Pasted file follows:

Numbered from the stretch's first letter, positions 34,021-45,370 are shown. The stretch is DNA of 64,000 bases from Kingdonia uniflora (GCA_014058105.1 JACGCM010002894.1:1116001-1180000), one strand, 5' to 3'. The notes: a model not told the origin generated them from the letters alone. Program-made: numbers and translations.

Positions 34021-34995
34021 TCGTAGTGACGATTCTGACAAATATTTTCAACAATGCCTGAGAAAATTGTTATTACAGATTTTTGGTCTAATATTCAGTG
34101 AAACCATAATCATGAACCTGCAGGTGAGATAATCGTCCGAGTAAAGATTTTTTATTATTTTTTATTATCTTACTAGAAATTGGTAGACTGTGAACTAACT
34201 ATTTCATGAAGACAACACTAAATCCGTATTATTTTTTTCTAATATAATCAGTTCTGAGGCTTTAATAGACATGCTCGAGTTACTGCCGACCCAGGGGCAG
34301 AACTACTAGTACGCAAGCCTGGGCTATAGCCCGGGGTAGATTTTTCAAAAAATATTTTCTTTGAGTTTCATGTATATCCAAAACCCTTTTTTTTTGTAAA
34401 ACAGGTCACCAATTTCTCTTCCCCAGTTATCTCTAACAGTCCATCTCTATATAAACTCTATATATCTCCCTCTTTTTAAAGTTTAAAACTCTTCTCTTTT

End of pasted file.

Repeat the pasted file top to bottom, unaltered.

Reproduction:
Numbered from the stretch's first letter, positions 34,021-45,370 are shown. The stretch is DNA of 64,000 bases from Kingdonia uniflora (GCA_014058105.1 JACGCM010002894.1:1116001-1180000), one strand, 5' to 3'. The notes: a model not told the origin generated them from the letters alone. Program-made: numbers and translations.

Positions 34021-34995
34021 TCGTAGTGACGATTCTGACAAATATTTTCAACAATGCCTGAGAAAATTGTTATTACAGATTTTTGGTCTAATATTCAGTG
34101 AAACCATAATCATGAACCTGCAGGTGAGATAATCGTCCGAGTAAAGATTTTTTATTATTTTTTATTATCTTACTAGAAATTGGTAGACTGTGAACTAACT
34201 ATTTCATGAAGACAACACTAAATCCGTATTATTTTTTTCTAATATAATCAGTTCTGAGGCTTTAATAGACATGCTCGAGTTACTGCCGACCCAGGGGCAG
34301 AACTACTAGTACGCAAGCCTGGGCTATAGCCCGGGGTAGATTTTTCAAAAAATATTTTCTTTGAGTTTCATGTATATCCAAAACCCTTTTTTTTTGTAAA
34401 ACAGGTCACCAATTTCTCTTCCCCAGTTATCTCTAACAGTCCATCTCTATATAAACTCTATATATCTCCCTCTTTTTAAAGTTTAAAACTCTTCTCTTTT